# Division by Zero

In studying mathematics, you have probably heard that division of zero is undefined. What does this mean?

Since we do not know exactly what is the answer when a number is divided by 0, it is probably reasonable for us to examine the quotient of a number that is divided by a number that is close to 0.

If we look at the number line, the numbers close to 0 are numbers numbers between –1 and 1.

Figure 1 – The number line showing the numbers close to 0.

For instance, several positive numbers close to 0 and less than 1 are 0.1, 0.01, 0.001 and so on. Similarly, negative numbers close to 0 but greater than – 1 are –0.1, -0.01, -0.001 and so on.

The table and the numbers below shows the quotient 1/x when 1 is divided by x, where the x’s are numbers close to 0.

Figure 2 – The value of 1/x as x approaches 0 from both sides.

In the graph, as x approaches 0 from the right (as x, where x are positive numbers, approach 0), the quotients of 1/x are getting larger and larger. On the other hand, as x approaches 0 from the left (as x, where x are negative numbers, approach 0), 1/x is getting smaller and smaller. Hence, there is no single number that 1/x approach as x approaches 0.  For this reason, we  say that 1/0 is undefined.

A simple analogy would also let us realize that allowing division by 0 will violate an important property of real numbers.  For example 8/4 = 2 because 2 x 4 = 8.  Assuming division of 0 is allowed. If 5/0 = n, then n x 0 = 5.  Now, that violates the property of a real number that any number multiplied by 0 is equal to 0.

Since division by 0 yields an answer which is not defined, the said operation is not allowed.

Related Posts

## 11 thoughts on “Division by Zero”

1. “Because the universe will blow up,” was the usual answer I got when my teachers tried to explain why we couldn’t divide by zero. From a young age, I was a sort of anti-Pythagorean in that I believed people created numbers, not that the universe was ruled by them. So why then did we create the divide-by-zero bomb?

The best way I’ve found to describe why dividing by zero will destroy everything is to go back to translating fractions. What does “1/2” really mean? “1/2” translates to “1 out of 2” or “I have one piece of candy out of the two pieces on the table, so I have half of what is on the table. My sister is a good sharer.”

Now try this with “0/2”. This translates to “zero out of 2” or “I have zero pieces of the two that are on the table. My sister’s cheap!”

Both of these situations are real. You can have one piece of candy out of two. You can have none of the pieces of candy. Even if the fraction is an improper fraction, like “3/2”, certainly you can’t have three out of two pieces of candy; this makes no sense at all. But then we remember that improper fractions can be written into mixed fractions, so “3/2” becomes “1 and ½”, and we sure can have 1 and a half of the pieces of candy on the table [leaving our cheap sister with just ½! Haha!]!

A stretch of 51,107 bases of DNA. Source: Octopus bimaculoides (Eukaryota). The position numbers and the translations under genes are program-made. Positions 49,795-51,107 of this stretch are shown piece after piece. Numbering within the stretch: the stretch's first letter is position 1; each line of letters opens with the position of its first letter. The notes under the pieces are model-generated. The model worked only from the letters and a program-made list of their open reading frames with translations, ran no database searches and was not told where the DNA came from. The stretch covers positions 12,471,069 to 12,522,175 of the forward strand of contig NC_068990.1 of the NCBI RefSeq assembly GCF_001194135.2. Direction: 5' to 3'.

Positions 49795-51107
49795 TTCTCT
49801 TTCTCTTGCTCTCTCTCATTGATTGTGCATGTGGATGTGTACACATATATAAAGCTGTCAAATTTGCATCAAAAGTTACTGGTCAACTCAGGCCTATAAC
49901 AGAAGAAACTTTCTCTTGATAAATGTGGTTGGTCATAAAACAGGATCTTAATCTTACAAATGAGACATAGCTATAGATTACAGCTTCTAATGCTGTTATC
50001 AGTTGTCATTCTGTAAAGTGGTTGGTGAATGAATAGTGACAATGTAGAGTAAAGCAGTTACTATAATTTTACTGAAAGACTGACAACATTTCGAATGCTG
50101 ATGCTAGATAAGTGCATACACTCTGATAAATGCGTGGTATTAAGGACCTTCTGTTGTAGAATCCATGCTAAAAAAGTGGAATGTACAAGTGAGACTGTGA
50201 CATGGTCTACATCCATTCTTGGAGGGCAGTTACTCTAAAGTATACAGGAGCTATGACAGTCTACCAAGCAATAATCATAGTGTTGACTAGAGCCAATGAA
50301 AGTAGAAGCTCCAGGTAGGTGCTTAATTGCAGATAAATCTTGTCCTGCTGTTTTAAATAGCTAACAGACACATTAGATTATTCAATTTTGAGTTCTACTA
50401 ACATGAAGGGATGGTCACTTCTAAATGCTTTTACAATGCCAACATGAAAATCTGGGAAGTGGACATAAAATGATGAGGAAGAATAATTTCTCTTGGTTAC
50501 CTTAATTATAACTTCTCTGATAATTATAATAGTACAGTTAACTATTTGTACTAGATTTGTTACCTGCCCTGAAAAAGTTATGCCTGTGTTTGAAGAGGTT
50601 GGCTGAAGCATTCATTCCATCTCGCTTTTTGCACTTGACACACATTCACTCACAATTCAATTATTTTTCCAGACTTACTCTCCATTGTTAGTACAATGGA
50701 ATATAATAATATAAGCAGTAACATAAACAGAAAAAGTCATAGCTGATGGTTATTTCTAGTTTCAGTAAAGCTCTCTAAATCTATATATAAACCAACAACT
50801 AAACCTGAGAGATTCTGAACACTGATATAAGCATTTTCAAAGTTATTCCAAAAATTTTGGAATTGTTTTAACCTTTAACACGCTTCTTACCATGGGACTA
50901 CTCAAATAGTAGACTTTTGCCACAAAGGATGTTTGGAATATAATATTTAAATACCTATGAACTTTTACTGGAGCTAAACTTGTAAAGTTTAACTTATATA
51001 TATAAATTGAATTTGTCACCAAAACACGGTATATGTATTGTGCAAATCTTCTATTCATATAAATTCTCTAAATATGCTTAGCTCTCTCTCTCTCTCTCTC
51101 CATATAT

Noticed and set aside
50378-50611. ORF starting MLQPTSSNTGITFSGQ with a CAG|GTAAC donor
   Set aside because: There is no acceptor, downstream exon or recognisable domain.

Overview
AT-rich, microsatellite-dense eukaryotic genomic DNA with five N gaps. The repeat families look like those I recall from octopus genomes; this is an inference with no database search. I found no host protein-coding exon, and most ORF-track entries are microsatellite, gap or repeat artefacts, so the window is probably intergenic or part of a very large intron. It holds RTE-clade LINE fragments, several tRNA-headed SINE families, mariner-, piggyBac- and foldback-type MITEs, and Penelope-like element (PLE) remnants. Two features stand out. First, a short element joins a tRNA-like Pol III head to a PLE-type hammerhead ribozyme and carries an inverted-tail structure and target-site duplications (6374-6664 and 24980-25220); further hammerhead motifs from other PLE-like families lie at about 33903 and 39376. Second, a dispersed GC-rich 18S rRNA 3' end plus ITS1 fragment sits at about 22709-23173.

So then comes “2/0”, which would translate to “2 out of zero” or “I have two pieces of candy out of the zero that are on the table.” HUH?? This obviously doesn’t make sense! Despite what Little Orphan Annie and Jay-Z may lead us to believe, you can’t make something out of nothing. It’s just basic physics.

Once a student begins learning about slope and functions, the impossibility of “2/0” becomes even more obvious. Let’s think of a graph that measures your height against your age. “2/0” represents a rise (y-value or “height”) of 2 and a run (x-value or “time”) of 0. This is to say that, for example, at time 0 you are 2 feet tall. Ok, so maybe you were born 2 feet tall. That’s possible. Now let’s move up from coordinate (0, 2). The slope of “2/0” tells us to move up 2 and over 0. We move up two spaces to 4 feet tall and over to… over to nothing! We stay at zero! So a slope of “2/0” says that you can be 2 feet and 4 feet tall at the same point in time. This is impossible!

• Wow, this is really nice; very intuitive. This is already one blog. Shana, don’t you have a blog? This is one good post.

2. I always found this concept difficult to explain if one is not thinking mathematical. I therefore explained this in terms of pizza slices. I first use the example of being sued but having no money. If someone sues you and you have no money can they still sue you. The answer is yes, but they will not receive anything since you have nothing to give, yet the action of suing (division) takes place. Therefore you can do the act with a zero outcome. The next example i use is the example of pizza slices. If there exists an eight slice pizza and there is no one around to consume it and you wnat to split that pizza up zero ways, what happens. The answer is nothing because there is no action of splitting up the pizza since no one is going to receive any. Since no action of dividing took place there is no definition of what happened since nothing happened. the operation of dividing did not take place.

• @Brian
This is way overdue. I didn’t see it, but I think it’s a good idea. 🙂

3. Pingback: Next Math and Multimedia Blog Carnival: Article Selection Criteria | Learning and Teaching Math